Alt Text

In a real-world app, we can find a logical place to split the list into smaller chunks. But here let's split them into chunks of 500 Squares each.

// App component
import React, { useState, useCallback } from "react";

import Row from "./components/row/row";

let num = 0;

const data = Array(30000)
  .fill()
  .map((val, index) => {
    if (index % 500 === 0) {
      num = 0;
    }
    return { id: num++, key: `square-${index}` };
  });

const chunkArray = (array, chunkSize) => {
  const results = [];
  let index = 1;

  while (array.length) {
    results.push({
      items: array.splice(0, chunkSize),
      key: String(index)
    });
    index++;
  }

  return results;
};

const chunks = chunkArray(data, 500);

const App = () => {
  const [count, setCount] = useState(0);
  const [allItems, setAllItems] = useState(chunks);

  const onClick = useCallback(
    (id, index) => {
      const chunk = [...allItems[index].items];
      chunk[id].clicked = true;
      setCount(val => val + 1);
      allItems[index].items = chunk;
      setAllItems(allItems);
    },
    [allItems]
  );

  return (
    <div>
      <p>Count: {count}</p>
      {allItems.map(({ items, key }, index) => (
        <Row items={items} onClick={onClick} key={key} index={index} />
      ))}
    </div>
  );
};

export default App;
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// Row component
import React, { useCallback } from "react";

import Square from "../square/square";

const Row = ({ items, onClick, index }) => {
  const onItemClick = useCallback(
    id => {
      onClick(id, index);
    },
    [onClick, index]
  );

  return (
    <>
      {items.map(({ id, key, clicked }) => (
        <Square key={key} onClick={onItemClick} id={id} clicked={clicked} />
      ))}
    </>
  );
};

export default React.memo(Row);
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Let's profile again. We do not see any lag now. We have a lot fewer Row components so the prop comparison is pretty quick also React can skip Square prop comparison if the Row props have not changed.

Profile Screenshot

Here is the final app
Stackblitz Preview
Stackblitz Code

React.memo and useCallback can be used to get better performance. Does it mean we should wrap all components with React.memo and all functions with useCallback? No. React.memo and useCallback use memoization which adds up to the memory, also the functions themselves take time to run and have overheads like the prop comparison. The splitting that we have done adds up to the memory as well.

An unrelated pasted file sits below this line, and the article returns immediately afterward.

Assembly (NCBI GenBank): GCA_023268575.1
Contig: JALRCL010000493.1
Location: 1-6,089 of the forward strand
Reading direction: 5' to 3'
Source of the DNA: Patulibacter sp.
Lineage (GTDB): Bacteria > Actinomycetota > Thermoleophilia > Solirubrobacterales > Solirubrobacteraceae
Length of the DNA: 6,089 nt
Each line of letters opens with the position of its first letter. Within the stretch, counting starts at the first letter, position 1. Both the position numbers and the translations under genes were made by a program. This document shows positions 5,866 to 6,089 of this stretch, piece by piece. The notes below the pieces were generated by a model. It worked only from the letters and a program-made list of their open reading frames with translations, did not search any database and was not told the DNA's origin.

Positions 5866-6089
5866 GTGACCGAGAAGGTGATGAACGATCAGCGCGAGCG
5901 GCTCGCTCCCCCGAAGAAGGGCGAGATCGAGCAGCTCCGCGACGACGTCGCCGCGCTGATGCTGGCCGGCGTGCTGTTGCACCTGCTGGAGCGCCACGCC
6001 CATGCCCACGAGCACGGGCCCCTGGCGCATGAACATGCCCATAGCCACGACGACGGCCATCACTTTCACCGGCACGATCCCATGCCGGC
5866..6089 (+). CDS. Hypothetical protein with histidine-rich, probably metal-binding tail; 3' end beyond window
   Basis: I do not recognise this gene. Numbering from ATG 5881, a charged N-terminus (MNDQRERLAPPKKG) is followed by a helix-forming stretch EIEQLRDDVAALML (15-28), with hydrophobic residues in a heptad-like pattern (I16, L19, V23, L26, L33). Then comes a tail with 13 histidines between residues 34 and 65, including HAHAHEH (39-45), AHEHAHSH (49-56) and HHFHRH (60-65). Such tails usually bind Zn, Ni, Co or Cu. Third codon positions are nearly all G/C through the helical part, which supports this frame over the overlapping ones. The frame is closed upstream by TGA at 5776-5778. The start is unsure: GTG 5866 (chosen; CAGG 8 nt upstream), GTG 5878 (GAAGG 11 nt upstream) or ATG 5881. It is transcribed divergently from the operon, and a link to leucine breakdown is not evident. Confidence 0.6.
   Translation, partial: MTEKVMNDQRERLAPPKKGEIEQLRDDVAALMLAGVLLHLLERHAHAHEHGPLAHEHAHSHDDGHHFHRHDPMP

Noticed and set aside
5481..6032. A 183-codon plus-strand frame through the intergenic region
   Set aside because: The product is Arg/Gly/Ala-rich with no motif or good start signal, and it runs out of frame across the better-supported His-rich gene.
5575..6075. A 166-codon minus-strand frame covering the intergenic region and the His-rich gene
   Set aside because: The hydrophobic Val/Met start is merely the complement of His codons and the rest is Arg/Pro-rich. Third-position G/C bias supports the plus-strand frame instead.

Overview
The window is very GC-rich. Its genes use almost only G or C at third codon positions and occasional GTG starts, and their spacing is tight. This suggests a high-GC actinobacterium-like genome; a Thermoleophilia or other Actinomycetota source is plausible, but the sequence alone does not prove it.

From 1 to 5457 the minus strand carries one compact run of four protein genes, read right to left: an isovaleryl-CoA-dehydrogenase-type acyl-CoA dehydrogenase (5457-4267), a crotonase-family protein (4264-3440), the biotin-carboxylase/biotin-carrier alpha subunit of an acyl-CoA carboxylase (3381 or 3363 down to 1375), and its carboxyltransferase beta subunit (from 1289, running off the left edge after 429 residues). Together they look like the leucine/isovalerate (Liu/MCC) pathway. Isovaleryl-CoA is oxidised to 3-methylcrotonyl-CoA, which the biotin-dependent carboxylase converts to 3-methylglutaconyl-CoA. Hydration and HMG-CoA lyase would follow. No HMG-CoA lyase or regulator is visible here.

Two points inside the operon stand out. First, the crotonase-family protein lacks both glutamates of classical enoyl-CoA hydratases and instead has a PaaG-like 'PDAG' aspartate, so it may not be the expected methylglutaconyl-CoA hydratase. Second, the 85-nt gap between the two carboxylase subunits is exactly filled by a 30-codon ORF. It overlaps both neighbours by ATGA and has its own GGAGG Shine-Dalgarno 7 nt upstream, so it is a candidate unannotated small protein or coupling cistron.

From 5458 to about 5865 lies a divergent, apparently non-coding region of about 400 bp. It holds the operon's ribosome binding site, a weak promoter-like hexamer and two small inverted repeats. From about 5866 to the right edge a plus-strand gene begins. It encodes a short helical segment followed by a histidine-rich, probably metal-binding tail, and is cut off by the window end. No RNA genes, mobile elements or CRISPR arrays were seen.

When to use React.memo and useCallback?

They are not required unless you see some lag in a specific component or the complete app. If there is a lag try profiling for the actions on that screen and check if there can be any component re-renders that can be avoided. useCallback is also useful in cases where we are using the functions as dependencies for hooks to avoid unnecessary code blocks to run.

Conclusion

While React.memo, useCallback, useMemo can be used to optimize the performance of the React apps they are not required in most cases. Use them Cautiously.

Discussion (9)

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tbroyer profile image
Thomas Broyer

Is memo really useful on Square? With only useCallback, each <div> element's onClick would be the same, so the DOM wouldn't be touched.

As for the Row component, given that the items never change here, you don't really need to chunk the array actually, right? A single <Row> with items={data} would be enough to memoize the whole subtree of squares (thanks to React.memo), which could also be achieved by constructing the squares' list inside a useMemo.

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harshdand profile image
Harsh Author

memo on Square would help in avoiding the Square component function to run when the App or Row component state changes. If memo is not used React would run each component function to build the tree and check if any dom update is needed. There wouldn't be any dom update even if we skip memo but the component functions would still run and can be costly if it involves a large number of components or complex logic to render each component.

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tbroyer profile image
Thomas Broyer

I was specifically talking about that example, with this specific Square component.

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rsvp profile image
Аqua 🜉іtæ ℠

hi. am trying to deep in React. Pls, 2 ⁇ First one: should we use generator in place of 'const data = Array(10000)...'? Second one: this'll be appropriate to correlate React.memo ∪ useCallback and Singleton ∪ Flyweight (OOP)?

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joblyn profile image
Job Oaikhenah

Enjoyed reading. Will try them out.

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saransaro profile image
SaranSaro

I applied it and optimized.

Thanks

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joshuaalpuerto profile image
Joshua Alpuerto

Hey nice article, if you have a large list and want to optimize the performance further you can check out list virtualization.

Hope you find it useful :)

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harshdand profile image
Harsh Author

Ya in most use cases virtualization should work. Above is for use cases where we cannot go with virtualization.

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chaitanyavsh profile image
Chaitu Maverick

Wonderful post on a sunday morning. 🏆